Israeli Companies Sold Surveillance Tech and Knowledge Used for Persecuting Dissidents, Journalists, LGBT People: Report

Hacker on Computer
Israeli companies have exported invasive surveillance equipment to at least 130 countries, a Haaretz investigation discovered. iStock

Israeli companies have exported invasive surveillance technology to at least 130 countries—including repressive regimes—and it has been used without oversight to monitor human rights activists, suppress dissidents and track LGBTQ+ people, it has emerged.

An in-depth probe by Haaretz, published on Friday, revealed a number of secretive firms specializing in snooping on smartphones and laptops had sold systems to Bahrain, South Sudan, United Arab Emirates (UAE), Nigeria, Botswana, Mexico, Azerbaijan—and more.

Named companies included NSO Group, Verint Systems, Circles Technologies, Elbit Systems and Fifth Dimension. Haaretz, which said it relied on testimonies of 100 sources in 15 different countries, found that superpowered spying tools—used to snoop on phonecalls, texts, online activity, emails and audio—had been used on civilians, often to grave consequence.

In one example, Haaretz discovered that Verint products sold to Azerbaijan had been used to find the "sexual inclinations" of citizens via Facebook. In 2017, it emerged that 45 gay and bisexual men, and transgender women, had been targeted by Azerbaijan police. Some had been arrested and tortured, according to Human Rights Watch, which called the move a "violent campaign."

Haaretz reported that Verint products exported to Bahrain also had the ability to collect data from social networks. The small Gulf region has jailed dissidents for online postings.

Indonesia, where same-sex relationships are a criminal offense, used Verint products to "create a database of LGBT rights activists who had been targeted for surveillance" and monitor religious minorities, Haaretz said. Circles Technologies, which has phone spying tech, allegedly sold products to Nigeria, where they were used by political elites to spy on electoral rivals.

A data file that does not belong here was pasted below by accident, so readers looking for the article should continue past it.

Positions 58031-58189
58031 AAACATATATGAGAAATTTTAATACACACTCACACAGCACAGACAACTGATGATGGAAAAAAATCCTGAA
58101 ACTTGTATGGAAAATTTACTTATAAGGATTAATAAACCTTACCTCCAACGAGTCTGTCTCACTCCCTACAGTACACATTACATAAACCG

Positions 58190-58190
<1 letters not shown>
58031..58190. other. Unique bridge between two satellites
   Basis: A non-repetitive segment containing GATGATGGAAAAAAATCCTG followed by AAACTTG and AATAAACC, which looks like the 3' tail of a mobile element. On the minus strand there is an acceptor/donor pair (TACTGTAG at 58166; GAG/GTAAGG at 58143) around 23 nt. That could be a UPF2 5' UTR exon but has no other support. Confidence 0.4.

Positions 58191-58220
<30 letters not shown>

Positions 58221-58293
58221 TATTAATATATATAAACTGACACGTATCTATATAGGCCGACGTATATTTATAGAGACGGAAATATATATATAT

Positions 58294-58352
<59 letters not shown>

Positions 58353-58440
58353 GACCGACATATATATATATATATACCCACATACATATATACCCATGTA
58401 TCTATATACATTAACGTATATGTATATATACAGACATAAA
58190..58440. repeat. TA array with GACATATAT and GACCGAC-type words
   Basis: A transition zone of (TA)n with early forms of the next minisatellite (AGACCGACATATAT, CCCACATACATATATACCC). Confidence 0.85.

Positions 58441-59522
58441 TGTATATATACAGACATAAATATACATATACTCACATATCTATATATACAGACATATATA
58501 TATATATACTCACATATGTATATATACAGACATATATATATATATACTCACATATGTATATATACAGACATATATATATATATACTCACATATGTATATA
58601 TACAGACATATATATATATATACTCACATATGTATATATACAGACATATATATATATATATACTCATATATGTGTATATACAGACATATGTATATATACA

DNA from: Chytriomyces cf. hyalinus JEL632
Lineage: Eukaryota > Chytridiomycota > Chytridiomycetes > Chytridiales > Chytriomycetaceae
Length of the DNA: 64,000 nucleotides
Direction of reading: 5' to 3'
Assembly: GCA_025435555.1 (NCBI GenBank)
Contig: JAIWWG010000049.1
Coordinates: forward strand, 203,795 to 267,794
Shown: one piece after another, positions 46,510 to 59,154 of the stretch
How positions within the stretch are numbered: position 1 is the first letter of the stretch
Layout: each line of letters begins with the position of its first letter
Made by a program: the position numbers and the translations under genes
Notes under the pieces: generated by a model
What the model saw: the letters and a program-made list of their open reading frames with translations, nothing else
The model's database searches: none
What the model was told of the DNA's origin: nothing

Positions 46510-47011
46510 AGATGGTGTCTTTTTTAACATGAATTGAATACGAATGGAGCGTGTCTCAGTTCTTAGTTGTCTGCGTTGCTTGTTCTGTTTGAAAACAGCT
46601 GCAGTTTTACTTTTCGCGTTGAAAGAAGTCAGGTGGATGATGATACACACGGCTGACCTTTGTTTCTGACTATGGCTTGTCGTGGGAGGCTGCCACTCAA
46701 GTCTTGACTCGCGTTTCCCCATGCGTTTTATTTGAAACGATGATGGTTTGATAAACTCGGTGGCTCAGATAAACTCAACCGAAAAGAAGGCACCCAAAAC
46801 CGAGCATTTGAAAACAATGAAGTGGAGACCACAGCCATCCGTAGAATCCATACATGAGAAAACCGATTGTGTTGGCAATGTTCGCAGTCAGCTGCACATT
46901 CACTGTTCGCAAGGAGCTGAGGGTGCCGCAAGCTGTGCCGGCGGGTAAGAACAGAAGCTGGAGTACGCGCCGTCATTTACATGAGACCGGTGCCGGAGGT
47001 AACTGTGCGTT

Elbit Systems also supplied an "espionage program" to Nigeria's National Intelligence Agency, and Fifth Dimension reportedly created predictive systems for Israeli security agencies.

Another company, the NSO Group, is known for its smartphone tool Pegasus, which enslaves iOS and Android with ease. It takes only one click of a personalized booby-trapped message for the hacking tool to work.

Many of the company exports are difficult to track because they ship from abroad, have complex internal structures or are registered in places such as Europe or Cyprus, Haaretz reported. In most cases, it remains very rare for these company's executives to step out of the shadows.

Israeli conservative politician Yehuda Glick, appealing for transparency, told Haaretz: "In Israel, everything is placed under the security rubric and you automatically get an impenetrable protective barrier.

"Instead of being a light unto the nations, the Jewish state is circulating weapons that are used in crimes against humanity, and it makes no difference whether it's a rifle by the force of which a woman was raped by soldiers, or a digital system used for surveillance," he added.

Most of the companies denied wrongdoing, stressing that they operate in line with the law. They said the government-grade spying tools are used to fight terrorism and prevent criminal acts.

Malicious Messages

In August, Amnesty International alleged that its staff had been targeted by the NSO Group's Pegasus spyware as part of a "sophisticated surveillance campaign." It found the domain URL in the malicious WhatsApp message linked to a vast network of more than 600 suspicious websites connected to the Israeli company. An activist in Saudi Arabia had received a similar message.

Privacy International has campaigned for surveillance tech transparency for decades.

"The spread of the internet and new communications methods has increased the intrusiveness of surveillance as well as its power," Privacy International says online. "It's now...possible to monitor entire groups and nations on a mass scale, systematically and relatively cheaply. This poses a fundamental threat to individuals security, civil society, human rights, as well as democracy itself."

While these firms typically operate in the dark, one company, called Hacking Team, was exposed to the world in 2015 after being hacked. Its clients had included a "number of regimes known for violating the human rights of their citizens," the Electronic Frontier Foundation (EFF) said.

Clients had included Azerbaijan, Bahrain, Egypt, Ethiopia, Russia, Saudi Arabia, and Vietnam. The trove of files was published by whistleblowing platform WikiLeaks, and remains online.

Computer Hacking
Israel’s Haaretz newspaper reported that superpowered cyber spying tools—used to snoop on phone calls, texts, online activity and real-time audio—had been used on civilians. iStock